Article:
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Fact checking in the information era

fact checking
Photo by The Climate Reality Project on Unsplash

In this period more than ever, people of any age and education share and re-share content about endless subjects directly or indirectly related to the current global COVID-19 pandemic. In this era of information, social communication, globalisation – opinions and theories bounce across continents in waves, non-stop, replaced swiftly by the next opinion and theory.

Unbelievable resources (time, energy, money, people) are spent debating everything with real conviction and passion. I’m sure you can easily remember many frenzied debates you have had with family, friends, colleagues or institutions; debates which a few days later are rendered futile as the source of the discussion is revealed to be fake. Yet it triggers actions and reactions with potentially obscure and unwelcome outcomes. How is it possible then to transition to an era where information doesn’t tie us up in knots, but rather paves the way for progress?

Humanity has survived and evolved by identifying dangers and risks, optimizing the expenditure of resources and calling on previous experiences, used as guiding lights of information that have defined our choices and behaviour. Knowledge was always a competitive advantage. Successful individuals and organizations were those which generated strategic understanding through R&D: information that was then protected and kept secret. 

Today information is everywhere, largely free to access and shared in a variety of ways.

People naturally seek information and knowledge but are too often assuming what they learn on social media (low resource expenditure), which is often reported in the context of the success and failure of others (experienced solution to overcome risks and difficulties) are the best references for developing personal opinions and actions.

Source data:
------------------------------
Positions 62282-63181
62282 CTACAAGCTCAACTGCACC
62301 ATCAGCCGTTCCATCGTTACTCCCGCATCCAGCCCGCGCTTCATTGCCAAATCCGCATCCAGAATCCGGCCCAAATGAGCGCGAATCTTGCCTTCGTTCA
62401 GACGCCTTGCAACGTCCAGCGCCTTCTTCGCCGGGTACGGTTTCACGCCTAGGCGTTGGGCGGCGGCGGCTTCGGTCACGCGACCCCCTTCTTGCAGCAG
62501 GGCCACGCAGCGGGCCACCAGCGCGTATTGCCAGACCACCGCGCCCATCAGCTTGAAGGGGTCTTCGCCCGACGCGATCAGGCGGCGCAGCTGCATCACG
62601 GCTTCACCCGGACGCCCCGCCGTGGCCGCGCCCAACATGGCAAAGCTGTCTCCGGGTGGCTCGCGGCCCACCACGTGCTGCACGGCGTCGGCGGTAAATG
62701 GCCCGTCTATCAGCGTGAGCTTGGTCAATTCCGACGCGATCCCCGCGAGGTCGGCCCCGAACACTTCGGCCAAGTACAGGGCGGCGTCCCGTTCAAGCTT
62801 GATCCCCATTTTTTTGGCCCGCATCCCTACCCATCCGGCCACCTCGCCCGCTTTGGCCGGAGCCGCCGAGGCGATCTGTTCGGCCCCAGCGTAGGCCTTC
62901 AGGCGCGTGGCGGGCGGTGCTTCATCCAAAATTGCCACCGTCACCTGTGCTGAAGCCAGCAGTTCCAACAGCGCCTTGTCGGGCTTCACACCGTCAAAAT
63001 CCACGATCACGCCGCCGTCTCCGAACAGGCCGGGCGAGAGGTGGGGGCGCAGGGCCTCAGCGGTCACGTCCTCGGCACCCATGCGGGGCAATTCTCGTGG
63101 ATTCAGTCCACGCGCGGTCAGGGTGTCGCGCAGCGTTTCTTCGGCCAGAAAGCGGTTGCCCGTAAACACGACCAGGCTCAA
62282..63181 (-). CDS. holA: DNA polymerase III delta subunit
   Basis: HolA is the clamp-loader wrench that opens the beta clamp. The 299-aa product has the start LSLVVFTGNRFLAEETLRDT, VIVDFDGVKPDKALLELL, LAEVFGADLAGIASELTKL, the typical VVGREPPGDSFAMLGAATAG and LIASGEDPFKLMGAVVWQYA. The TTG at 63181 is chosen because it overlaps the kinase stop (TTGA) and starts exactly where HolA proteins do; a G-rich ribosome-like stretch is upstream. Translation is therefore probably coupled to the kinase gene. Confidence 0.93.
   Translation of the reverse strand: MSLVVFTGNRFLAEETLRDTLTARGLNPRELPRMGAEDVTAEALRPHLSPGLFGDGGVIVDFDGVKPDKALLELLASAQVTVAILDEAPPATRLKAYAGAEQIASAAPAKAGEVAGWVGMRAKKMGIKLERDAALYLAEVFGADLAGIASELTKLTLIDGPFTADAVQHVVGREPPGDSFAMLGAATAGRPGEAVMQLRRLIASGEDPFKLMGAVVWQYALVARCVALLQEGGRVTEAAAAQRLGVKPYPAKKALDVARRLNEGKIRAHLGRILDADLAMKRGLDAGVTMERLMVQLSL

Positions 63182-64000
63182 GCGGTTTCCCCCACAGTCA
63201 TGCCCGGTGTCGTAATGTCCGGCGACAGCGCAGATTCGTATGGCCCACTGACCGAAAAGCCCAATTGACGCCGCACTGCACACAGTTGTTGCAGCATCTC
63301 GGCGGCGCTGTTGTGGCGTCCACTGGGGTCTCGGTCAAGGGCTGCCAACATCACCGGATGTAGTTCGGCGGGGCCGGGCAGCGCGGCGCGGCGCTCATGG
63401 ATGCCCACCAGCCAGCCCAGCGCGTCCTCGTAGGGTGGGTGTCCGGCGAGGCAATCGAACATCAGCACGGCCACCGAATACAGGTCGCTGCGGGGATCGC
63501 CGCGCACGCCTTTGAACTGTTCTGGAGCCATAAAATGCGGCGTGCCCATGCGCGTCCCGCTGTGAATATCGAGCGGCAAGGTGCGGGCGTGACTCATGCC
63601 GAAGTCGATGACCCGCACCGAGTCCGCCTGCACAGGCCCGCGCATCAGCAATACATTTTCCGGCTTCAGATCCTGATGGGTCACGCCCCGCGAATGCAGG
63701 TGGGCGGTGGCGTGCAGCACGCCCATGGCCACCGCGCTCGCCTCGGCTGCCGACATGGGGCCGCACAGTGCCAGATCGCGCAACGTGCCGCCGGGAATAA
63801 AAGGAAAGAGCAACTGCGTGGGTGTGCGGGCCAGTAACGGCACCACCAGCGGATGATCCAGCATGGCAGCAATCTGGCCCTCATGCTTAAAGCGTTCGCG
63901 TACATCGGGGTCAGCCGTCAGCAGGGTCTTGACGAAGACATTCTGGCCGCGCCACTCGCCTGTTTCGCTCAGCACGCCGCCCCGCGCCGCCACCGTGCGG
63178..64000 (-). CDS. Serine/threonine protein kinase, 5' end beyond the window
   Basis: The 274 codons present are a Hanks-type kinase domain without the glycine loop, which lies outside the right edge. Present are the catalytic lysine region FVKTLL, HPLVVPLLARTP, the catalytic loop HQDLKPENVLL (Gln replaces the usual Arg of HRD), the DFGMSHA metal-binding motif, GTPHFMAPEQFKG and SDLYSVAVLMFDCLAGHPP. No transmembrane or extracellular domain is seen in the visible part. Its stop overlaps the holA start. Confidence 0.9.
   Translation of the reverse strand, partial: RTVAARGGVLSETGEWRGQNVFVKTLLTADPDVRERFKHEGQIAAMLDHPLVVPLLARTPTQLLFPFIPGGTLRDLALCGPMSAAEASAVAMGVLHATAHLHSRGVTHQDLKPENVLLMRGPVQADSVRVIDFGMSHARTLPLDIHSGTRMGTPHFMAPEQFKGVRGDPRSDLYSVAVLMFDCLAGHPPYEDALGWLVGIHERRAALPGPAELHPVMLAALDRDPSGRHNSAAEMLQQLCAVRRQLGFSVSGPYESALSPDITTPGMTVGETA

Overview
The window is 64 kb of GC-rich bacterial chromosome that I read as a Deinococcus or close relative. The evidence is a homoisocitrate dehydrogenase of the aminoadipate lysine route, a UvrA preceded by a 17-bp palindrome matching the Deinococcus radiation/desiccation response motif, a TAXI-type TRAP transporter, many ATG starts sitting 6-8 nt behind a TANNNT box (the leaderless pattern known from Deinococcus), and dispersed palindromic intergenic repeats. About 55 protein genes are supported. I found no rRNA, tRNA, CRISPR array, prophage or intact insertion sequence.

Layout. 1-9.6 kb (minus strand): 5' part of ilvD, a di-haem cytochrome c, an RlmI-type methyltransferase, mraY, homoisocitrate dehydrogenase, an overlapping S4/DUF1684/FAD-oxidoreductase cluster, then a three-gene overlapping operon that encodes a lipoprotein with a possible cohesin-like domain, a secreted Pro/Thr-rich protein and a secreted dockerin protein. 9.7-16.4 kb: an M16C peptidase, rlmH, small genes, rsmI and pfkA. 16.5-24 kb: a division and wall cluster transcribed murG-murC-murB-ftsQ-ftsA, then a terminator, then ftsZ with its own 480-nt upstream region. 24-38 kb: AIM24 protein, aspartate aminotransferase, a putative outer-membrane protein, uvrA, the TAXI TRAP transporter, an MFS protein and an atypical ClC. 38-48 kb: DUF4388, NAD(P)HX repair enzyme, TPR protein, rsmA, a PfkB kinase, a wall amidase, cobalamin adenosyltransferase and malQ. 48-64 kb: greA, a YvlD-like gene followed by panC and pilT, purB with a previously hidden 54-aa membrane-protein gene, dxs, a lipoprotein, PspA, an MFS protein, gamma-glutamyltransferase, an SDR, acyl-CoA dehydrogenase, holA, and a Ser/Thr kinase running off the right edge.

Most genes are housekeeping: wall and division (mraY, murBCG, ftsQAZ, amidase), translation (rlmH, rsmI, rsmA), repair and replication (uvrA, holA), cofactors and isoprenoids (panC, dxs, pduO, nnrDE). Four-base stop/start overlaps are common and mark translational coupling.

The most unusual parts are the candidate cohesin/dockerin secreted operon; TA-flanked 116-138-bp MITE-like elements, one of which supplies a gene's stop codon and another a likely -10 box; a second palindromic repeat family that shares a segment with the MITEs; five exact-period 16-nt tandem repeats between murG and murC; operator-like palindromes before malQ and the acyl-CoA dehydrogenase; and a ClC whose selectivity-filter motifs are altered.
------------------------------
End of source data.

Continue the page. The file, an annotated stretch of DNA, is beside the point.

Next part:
The critical inquiry regarding the origin of such information and their truthfulness are mistakenly overlooked or remain unverified.

The consequences of such generalised behaviour is the massive waste of resources which, in the case of virus pandemic, is deadly 

Every innovator is by nature constantly exploring the uncharted territories and living in the unknown of what the outcome of the journey is going to be. As such we develop the ability to deal with uncertainty, to identify and verify the source and the quality of the information we obtain or generate, to understand and manage risk, knowing that through due diligence, we reduce risks and maximize the probability of success.

When as an innovator we look at the current pandemic, we read data from WHO, we identify trends and follow key updates in the search for vaccines and cures conducted by credible research groups.

We need to ask ourselves the right questions about information (WHY is it important? WHO is the source? WHAT facts prove it?) and think about:

  • who is making the statement 
  • sharing it 
  • listening to it 

Because we are all entitled to our opinion but not to our own facts and because opinions based on unverified facts can have major implications. As guardians and distributors of information it is up to all of us to ensure it is harnessed for the progress of people and planet. 

The vision and mission of Innovators Magazine and OnePoint5Media is to support the global innovation community by identifying and providing trusted insight; giving a voice to innovators making a verifiable impact in accelerating progress in achieving the Global Goals and Paris Agreement commitments; and providing constructive online events and debating platforms where innovators can confront themselves by exploring the unknown and expanding space of possibilities.

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Dr Paolo Arancio
Written By

Dr Paolo Arancio is an entrepreneur, a strategist, an innovator and international speaker in nutrition and health. Paolo works on business transformation, development and leadership of global innovation and R&D programs/platforms, through international networks, across businesses and organisation such as global corporates, start-ups and consultancy.

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